Higher Education Response to the Syrian Crisis
San Francisco, March 9, 2017 – One year after Jusoor and the Institute of International Education (IIE) launched the “100 Syrian Women, 10,000 Syrian Lives” Scholarship Program, sixteen Syrian women have successfully completed their first semester and are thriving at some of the most prestigious universities in the United States and Canada, including Harvard, York, Brown, and New York University.
These scholars were selected based on demonstrating exemplary social service with leadership, academic excellence, and civic responsibility, having characteristics reflecting the importance of empathy, humility, courage and resilience, and having potential to serve as global leaders. Despite gender parity at Syria’s universities prior to the conflict, Syrian young women are approximately three times less likely to access higher education in exile than their male counterparts. Without this scholarship, these women likely would not have had the opportunity to continue their education and realize their full potential.
This past October, our scholars met in New York City for their first annual mentorship meeting to connect with each other and discuss ways to collectively make positive changes to society. At this meeting, we produced a short video to showcase some of the incredible women we have supported this past year, available now on YouTube and Facebook.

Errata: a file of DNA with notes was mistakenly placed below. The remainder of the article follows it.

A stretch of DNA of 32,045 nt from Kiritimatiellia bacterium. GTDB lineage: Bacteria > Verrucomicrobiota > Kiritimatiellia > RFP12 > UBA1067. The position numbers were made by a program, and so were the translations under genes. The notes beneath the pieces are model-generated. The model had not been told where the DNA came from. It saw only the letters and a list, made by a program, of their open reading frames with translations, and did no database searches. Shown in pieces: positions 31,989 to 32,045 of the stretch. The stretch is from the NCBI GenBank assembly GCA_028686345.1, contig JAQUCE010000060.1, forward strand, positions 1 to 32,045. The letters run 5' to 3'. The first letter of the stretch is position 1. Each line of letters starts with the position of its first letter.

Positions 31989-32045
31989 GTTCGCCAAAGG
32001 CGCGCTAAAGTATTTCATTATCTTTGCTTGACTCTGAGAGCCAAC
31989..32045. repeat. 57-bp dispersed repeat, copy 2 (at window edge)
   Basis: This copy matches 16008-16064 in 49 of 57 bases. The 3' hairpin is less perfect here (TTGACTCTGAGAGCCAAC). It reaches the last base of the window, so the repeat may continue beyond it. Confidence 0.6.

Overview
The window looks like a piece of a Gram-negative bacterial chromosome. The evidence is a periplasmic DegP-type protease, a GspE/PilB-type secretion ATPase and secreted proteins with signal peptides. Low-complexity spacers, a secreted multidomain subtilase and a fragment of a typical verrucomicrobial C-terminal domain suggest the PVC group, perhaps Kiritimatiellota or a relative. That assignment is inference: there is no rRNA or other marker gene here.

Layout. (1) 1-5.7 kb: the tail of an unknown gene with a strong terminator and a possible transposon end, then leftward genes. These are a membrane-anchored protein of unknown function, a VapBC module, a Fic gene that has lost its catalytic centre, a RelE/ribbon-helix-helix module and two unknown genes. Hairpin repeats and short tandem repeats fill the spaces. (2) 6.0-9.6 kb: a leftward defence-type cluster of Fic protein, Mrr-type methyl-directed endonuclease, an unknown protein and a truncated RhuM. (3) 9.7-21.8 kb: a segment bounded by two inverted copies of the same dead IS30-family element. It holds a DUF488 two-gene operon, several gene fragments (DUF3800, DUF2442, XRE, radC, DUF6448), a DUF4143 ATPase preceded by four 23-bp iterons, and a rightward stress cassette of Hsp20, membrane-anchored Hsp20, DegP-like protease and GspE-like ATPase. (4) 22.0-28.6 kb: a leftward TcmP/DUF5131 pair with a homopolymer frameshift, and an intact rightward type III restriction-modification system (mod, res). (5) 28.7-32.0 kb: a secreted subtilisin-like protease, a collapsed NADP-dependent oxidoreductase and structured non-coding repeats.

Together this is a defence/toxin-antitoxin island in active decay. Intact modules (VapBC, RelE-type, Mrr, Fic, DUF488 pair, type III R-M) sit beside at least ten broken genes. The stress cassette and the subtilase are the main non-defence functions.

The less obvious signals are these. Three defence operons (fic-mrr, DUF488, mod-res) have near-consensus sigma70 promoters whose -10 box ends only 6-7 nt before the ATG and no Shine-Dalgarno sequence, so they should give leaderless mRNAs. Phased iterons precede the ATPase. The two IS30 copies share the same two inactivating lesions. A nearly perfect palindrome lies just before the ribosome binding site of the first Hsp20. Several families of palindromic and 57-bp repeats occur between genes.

These women—studying majors ranging from Biology to Political Science to Modern Culture and Media—have a deep-seated passion for civic responsibility and a strong potential to serve as global leaders. In only one semester, they are already getting involved on campus and making an impact on those around them.
Nour Mounjaed, originally from Damascus, has a Bachelor of Science in Electronic Engineering and a Master’s degree in Computer Engineering from Damascus University. Through the “100 Syrian Women, 10,000 Syrian Lives” Scholarship Program, she is currently pursuing a Master’s in Technology, Innovation, and Education at Harvard’s Graduate School of Education. In addition to her studies, she is an intern at the MIT Media Lab, a research assistant at SLATE at Harvard Kennedy School, and works part time at the Access and Disability Services office at the Graduate School of Education.
“My hope is to work on educational interventions for refugees using technology, as well as participate in advancing education in the Middle East” says Nour.
Another scholar from Hama, Syria, Lama Ranjous, is studying for her Master’s in International Policy and Development at Middlebury Institute for International Studies. She shared, “I want to be active in the post-conflict peacebuilding process in my country, focusing on education and policy development.”
Rania Succar, Board Member at Jusoor, discussed the amplified impacts of the scholarship program, “What we’re recognizing and noticing in all our programs is there’s a phenomenal multiplier effect. With every student you educate, they go on to have massive impact on others around them in the community.”
In addition to receiving scholarships, students are provided additional support through monthly online mentorship sessions, covering topics like making the best out of on-campus resources, and employment and taxes in the U.S. and Canada. Students also benefit from one-on-one mentorship by a group of volunteer mentors, as well as resume assistance and career development workshops.
Jusoor and IIE launched the “100 Syrian Women, 10,000 Syrian Lives” Scholarship Program with the goal of leveraging higher education and philanthropic partnerships to address common barriers to educating students during the Syrian crisis. Currently, there are ten scholars in the United States and six in Canada. An additional 13 students will be placed at U.S. and Canadian universities this year.